Being a novel, all characters, events, dialogue and representations are fictional ... and in no way are meant to represent any real or living persons or events... except the few annual events that are used to move me through time. The opinions expressed are my own, and not necessarily those of my author. And the story is copyrighted, by my author of course. Oh, and from time to time I may include some real time events to keep the blog more authentic. Comments and suggestions will be appreciated and seriously considered as the story moves along.

If you are just joining us, start with the Prologue and Chapter One on March 1, 2011, in the Archives.

Monday, May 9, 2011

May 9, 2011 Chapter 17

      This week has been dry again. The farmers are truly worried about this year’s cotton crops which they are planting now... the drought in Texas has been record-breaking. We prayed for rain at the Mass yesterday. I will continue to pray for it and would appreciate it if you would remember the region in your prayers, too.

      This morning, I had a chance to activate my new plan of working with Bennett Boyle, although it wasn’t exactly the way I’d envisioned. First to arrive at the office today, when I came in from the hallway something bothered me, but I couldn’t put my finger on it. Dismissing it, I continued to my desk and began processing e-mails.
   A few minutes later Elaine arrived. I called out a good morning greeting. Elaine didn’t answer, but a moment later stuck her head in my office. “Maggie? I mean, Boss? Why’d you take it home? And how?” she asked.
   “Why’d I take what home?” 
   “Your plant. The plant your boys sent you. I named him Phil. Why’d you take him home? I was taking good care of him,” she said, obviously hurt.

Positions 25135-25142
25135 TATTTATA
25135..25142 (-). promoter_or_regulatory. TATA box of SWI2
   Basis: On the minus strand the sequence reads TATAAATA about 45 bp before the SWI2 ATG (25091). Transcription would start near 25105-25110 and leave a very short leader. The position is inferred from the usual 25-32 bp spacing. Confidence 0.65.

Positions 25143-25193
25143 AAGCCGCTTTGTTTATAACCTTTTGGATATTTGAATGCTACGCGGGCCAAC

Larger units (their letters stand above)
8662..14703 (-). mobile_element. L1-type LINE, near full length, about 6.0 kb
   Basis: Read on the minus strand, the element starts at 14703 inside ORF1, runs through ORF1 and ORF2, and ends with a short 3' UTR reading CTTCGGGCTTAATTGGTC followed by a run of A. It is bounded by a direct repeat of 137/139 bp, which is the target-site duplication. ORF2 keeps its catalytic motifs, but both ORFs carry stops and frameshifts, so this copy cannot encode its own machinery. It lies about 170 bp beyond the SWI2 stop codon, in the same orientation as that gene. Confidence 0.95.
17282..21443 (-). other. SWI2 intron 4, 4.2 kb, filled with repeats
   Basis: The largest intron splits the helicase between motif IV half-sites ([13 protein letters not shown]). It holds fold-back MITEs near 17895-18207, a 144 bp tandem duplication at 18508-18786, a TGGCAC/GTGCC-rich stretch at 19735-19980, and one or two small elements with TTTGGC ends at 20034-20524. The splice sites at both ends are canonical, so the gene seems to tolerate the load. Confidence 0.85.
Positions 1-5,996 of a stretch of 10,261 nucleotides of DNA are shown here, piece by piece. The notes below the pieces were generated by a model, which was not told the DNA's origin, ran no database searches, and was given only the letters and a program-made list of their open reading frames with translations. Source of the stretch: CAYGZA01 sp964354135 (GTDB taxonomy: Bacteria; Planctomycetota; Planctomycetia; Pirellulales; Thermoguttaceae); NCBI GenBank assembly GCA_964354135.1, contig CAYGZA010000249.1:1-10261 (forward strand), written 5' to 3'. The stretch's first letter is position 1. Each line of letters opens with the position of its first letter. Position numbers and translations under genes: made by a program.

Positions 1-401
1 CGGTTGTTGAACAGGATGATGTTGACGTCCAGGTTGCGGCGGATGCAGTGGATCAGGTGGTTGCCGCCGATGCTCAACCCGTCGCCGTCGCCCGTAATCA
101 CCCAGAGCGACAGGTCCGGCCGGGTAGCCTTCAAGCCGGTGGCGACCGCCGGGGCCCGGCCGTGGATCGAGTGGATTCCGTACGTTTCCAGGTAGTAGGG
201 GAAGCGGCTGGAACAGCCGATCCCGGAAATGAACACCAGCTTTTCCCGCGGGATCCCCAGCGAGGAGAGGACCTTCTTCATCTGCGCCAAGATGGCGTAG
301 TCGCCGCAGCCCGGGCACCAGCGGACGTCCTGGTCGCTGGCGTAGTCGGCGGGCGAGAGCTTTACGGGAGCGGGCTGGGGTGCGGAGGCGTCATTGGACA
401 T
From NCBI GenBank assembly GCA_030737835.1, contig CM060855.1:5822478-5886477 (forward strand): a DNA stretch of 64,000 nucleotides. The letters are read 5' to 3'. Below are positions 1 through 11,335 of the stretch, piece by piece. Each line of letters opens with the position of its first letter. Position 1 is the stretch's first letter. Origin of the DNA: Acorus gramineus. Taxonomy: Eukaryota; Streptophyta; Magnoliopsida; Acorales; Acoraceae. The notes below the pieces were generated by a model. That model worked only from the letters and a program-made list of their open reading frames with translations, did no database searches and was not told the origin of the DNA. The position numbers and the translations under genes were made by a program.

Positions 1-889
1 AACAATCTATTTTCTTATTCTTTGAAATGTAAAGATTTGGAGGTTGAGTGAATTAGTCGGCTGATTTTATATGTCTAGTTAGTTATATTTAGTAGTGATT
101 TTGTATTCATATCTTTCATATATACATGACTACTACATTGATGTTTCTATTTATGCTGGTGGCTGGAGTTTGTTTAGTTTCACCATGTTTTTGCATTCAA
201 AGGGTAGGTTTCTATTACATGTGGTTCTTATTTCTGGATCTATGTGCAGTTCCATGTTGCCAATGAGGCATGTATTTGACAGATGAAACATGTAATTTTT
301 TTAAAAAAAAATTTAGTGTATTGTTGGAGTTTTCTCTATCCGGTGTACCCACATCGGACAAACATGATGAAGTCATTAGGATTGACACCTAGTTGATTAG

“My plant? I didn’t take it home. It’s gone?” I rushed out to Elaine’s office. “It’s gone.” We both stared at the huge empty space where Phil once proudly stood. “I thought I noticed something different when I came through earlier ...”
   “If you didn’t take him home, where is he?”

   “I’ve no idea, but as big as it is, it couldn’t be far, could it? Okay, Elaine, go see what you can find out. Surely someone saw it ... him ... saw Phil leave. Report back and we’ll figure out what to do.”
   Elaine headed out the door.

   Twenty minutes later she was back, and fuming. In a restrained voice, she said, “I found him.”
   “Great! Where? What happened?”
   “In Boyle’s office.”
   “What? Bennett Boyle stole my plant?” 
   “No, Allison stole your plant. When I went looking for him ... for it, no one knew anything until I got down to the first floor. Then Ted in Finance said he’d stayed late last night and saw two maintenance guys hauling a huge plant toward the president’s office. So I headed in that direction, but I glanced in Boyle’s office as I walked past, and there he was ... big as life ... Phil, sitting in the outer office. He looks so sad ...” She shook her head, then continued. “I calmly went in, because I thought that’s how you’d want me to handle it ... but the little trollop was all over me, telling me Phil was hers now ... something about outranking me ... that anything the Interim President wanted he could take ... and she was standing right in my face, chomping her gum at me like a heifer ... then ... then ...” Elaine’s face was flushed, and her eyes started to water as she looked away.
   “Elaine, what happened? Tell me ... you need to tell me.” 
   “She called me a nigger.”